Congratulations, Jameis Winston, you’re the next contestant on the list; the Pats and Bucs play on Thursday. After that, Josh McCown, Matt Ryan and Philip Rivers take dead aim at this broken defense. Can Belichick fix this unit? What players on the roster can turn this around? I don’t see any answers, only rhetorical questions.
Deshaun Watson Backs It Up
Every week gets better and better for Watson, Houston’s immensely-talented and eminently-likable rookie quarterback. Week 1, he got his feet wet in a relief appearance. Week 2, he made just enough plays to eke past Cincinnati. Week 3, Watson was almost perfect in a high-scoring loss to New England. Yeah, but it was just the Patriots, some critics scoffed.
Watson’s biggest test came Week 4 against Tennessee, and he passed with flying colors. Heck, this looked like the pitch-and-catch circus he ran at Clemson.
Watson finished 25-for-34 passing for 283 yards and four touchdowns, and added a fifth score on the ground. It added up to a 57-14 thrashing of the Titans, a deafening statement in this AFC South supremacy game. Watson also nudged past Newton on the early Week 4 fantasy leaderboard, the highest-scoring player on the early card.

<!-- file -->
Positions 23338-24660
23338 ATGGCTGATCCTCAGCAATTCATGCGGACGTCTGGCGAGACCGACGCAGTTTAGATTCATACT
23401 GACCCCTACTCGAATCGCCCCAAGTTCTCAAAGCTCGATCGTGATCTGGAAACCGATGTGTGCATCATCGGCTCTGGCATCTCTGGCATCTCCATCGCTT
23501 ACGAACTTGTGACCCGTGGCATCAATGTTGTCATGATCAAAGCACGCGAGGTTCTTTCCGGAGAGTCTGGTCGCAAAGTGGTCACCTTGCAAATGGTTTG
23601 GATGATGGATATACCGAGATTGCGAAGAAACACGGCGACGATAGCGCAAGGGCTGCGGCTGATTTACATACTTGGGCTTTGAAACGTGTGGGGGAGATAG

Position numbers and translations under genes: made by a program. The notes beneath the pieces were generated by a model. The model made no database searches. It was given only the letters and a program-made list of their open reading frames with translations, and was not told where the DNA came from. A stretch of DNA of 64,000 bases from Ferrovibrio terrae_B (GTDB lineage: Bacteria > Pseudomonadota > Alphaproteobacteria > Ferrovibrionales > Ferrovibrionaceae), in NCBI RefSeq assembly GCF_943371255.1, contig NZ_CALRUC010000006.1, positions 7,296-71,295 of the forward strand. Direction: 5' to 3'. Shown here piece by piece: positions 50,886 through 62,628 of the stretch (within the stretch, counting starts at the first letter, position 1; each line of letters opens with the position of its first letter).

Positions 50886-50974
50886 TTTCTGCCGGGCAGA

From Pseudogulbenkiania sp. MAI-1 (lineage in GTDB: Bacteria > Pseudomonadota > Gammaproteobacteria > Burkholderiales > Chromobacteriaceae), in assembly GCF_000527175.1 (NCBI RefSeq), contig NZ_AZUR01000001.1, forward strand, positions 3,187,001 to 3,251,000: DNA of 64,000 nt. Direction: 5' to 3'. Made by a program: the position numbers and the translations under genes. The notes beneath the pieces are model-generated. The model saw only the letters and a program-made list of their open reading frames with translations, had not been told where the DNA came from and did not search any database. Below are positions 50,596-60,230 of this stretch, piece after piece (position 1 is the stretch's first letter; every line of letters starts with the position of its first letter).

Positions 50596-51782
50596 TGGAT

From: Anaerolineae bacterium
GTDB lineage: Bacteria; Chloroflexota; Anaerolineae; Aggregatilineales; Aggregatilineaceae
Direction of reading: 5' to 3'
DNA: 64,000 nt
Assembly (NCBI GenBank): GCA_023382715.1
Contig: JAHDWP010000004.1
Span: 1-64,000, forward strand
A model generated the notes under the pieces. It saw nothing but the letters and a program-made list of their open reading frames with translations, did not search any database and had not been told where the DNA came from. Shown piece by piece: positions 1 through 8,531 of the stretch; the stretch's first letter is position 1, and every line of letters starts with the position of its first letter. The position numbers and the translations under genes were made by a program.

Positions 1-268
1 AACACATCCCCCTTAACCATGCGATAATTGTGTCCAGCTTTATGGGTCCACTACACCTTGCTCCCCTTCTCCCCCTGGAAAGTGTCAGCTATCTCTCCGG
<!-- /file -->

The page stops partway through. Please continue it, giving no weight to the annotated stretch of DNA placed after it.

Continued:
Watson’s full toolbox was on display here: poise; athleticism; the ability to throw accurately from different platforms. He’s never going to have the strongest arm in the league, but I’m convinced it’s plenty strong enough. He made a number of NFL throws into tight windows last week, and his touch and accuracy were first-rate in the Tennessee beatdown.
There’s plenty of time to jump on the Watson bandwagon, as he’s unowned in about two-thirds of Yahoo leagues. And I guess his critics might be tripling down in Week 5, when he gets a stiffer challenge against Kansas City. But I’m squarely in the kid’s corner, albeit I don’t have many fantasy shares in this offense. For the first time in their history, I see a potential superstar manning the quarterback position in Houston.
Pianow on the Take
• The Bengals offense took a significant step forward in Green Bay, and then the ball hardly hit the ground at Cleveland; Andy Dalton was 25-for-30 for 286 yards, four touchdowns, no picks. I didn’t think Tyler Kroft was going to be much in place of Tyler Eifert, but he caught two touchdown passes and six of seven targets. Hue Jackson has just one win since joining the Browns.
• One reason why I don’t pay much attention to preseason strength of schedule — especially the type of SOS that looks ahead months at a time — is the significant variance we see with defenses from year to year. Consider that Buffalo’s pass defense was ordinary last year, and Detroit’s the worst in the league. Through four weeks, the Bills have been tremendous on defense (hat tip, Sean McDermott) and Detroit has been stingy.